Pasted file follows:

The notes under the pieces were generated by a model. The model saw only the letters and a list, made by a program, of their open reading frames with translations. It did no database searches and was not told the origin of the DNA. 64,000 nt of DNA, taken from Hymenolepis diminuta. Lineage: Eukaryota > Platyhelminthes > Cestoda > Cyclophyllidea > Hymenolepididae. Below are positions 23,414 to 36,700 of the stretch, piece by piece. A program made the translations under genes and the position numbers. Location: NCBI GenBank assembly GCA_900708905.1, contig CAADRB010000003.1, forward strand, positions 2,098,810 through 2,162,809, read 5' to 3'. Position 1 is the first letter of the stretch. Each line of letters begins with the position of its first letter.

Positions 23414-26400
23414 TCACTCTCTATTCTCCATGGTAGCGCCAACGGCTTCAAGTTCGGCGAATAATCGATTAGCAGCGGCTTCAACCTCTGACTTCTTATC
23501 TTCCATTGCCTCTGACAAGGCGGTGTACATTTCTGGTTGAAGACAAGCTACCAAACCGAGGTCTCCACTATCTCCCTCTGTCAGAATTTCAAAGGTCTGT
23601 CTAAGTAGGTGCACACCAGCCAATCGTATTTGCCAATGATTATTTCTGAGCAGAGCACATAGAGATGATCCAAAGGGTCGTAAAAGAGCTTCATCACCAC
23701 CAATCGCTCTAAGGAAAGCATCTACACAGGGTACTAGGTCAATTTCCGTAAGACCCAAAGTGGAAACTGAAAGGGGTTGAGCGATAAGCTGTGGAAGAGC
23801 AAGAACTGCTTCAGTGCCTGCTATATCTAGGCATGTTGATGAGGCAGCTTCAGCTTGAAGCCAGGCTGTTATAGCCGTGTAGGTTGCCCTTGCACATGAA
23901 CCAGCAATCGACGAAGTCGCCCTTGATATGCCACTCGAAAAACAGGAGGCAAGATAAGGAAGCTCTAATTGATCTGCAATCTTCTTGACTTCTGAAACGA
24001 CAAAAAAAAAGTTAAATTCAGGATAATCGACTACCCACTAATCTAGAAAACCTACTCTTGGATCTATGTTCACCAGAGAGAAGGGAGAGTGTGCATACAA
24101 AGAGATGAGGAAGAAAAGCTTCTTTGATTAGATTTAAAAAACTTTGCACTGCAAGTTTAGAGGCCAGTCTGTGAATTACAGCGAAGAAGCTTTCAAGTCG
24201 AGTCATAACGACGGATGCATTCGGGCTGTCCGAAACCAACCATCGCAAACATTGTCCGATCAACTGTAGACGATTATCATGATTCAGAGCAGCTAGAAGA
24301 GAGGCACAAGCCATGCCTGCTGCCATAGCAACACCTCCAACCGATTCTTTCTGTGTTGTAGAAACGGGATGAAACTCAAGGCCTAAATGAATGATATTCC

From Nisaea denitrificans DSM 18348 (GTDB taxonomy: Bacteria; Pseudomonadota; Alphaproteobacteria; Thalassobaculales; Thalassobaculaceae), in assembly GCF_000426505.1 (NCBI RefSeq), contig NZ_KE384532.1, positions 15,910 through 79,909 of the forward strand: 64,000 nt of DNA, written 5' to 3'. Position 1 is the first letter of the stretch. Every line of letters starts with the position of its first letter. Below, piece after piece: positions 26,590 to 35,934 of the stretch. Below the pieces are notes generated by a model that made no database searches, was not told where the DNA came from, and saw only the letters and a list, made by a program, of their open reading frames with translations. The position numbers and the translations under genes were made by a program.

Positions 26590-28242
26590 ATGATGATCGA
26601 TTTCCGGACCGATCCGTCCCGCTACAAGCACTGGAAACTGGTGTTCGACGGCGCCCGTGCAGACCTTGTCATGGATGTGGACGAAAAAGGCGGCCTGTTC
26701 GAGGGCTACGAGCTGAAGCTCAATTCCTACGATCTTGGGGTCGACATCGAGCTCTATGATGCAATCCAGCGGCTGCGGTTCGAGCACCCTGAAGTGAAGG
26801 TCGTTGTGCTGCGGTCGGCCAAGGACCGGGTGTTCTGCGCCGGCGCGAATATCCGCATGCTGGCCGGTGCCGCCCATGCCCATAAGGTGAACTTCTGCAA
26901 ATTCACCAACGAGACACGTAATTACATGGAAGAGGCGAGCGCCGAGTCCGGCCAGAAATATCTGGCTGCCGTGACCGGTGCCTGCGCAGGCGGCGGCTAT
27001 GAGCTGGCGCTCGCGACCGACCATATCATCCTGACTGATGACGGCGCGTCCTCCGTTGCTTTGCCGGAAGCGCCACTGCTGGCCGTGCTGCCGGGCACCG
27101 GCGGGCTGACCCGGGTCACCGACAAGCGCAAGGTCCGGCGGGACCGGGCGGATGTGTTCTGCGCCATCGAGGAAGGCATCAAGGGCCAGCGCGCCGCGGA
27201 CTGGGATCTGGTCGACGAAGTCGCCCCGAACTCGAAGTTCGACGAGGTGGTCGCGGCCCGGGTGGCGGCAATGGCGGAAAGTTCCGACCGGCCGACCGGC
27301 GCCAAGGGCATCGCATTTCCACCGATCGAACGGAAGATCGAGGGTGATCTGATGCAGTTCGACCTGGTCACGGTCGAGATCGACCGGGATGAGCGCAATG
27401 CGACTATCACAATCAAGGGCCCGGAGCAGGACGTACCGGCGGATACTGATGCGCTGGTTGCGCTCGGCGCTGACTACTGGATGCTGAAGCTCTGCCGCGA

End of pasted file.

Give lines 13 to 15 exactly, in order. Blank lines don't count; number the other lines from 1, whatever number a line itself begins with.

From Nisaea denitrificans DSM 18348 (GTDB taxonomy: Bacteria; Pseudomonadota; Alphaproteobacteria; Thalassobaculales; Thalassobaculaceae), in assembly GCF_000426505.1 (NCBI RefSeq), contig NZ_KE384532.1, positions 15,910 through 79,909 of the forward strand: 64,000 nt of DNA, written 5' to 3'. Position 1 is the first letter of the stretch. Every line of letters starts with the position of its first letter. Below, piece after piece: positions 26,590 to 35,934 of the stretch. Below the pieces are notes generated by a model that made no database searches, was not told where the DNA came from, and saw only the letters and a list, made by a program, of their open reading frames with translations. The position numbers and the translations under genes were made by a program.

Positions 26590-28242
26590 ATGATGATCGA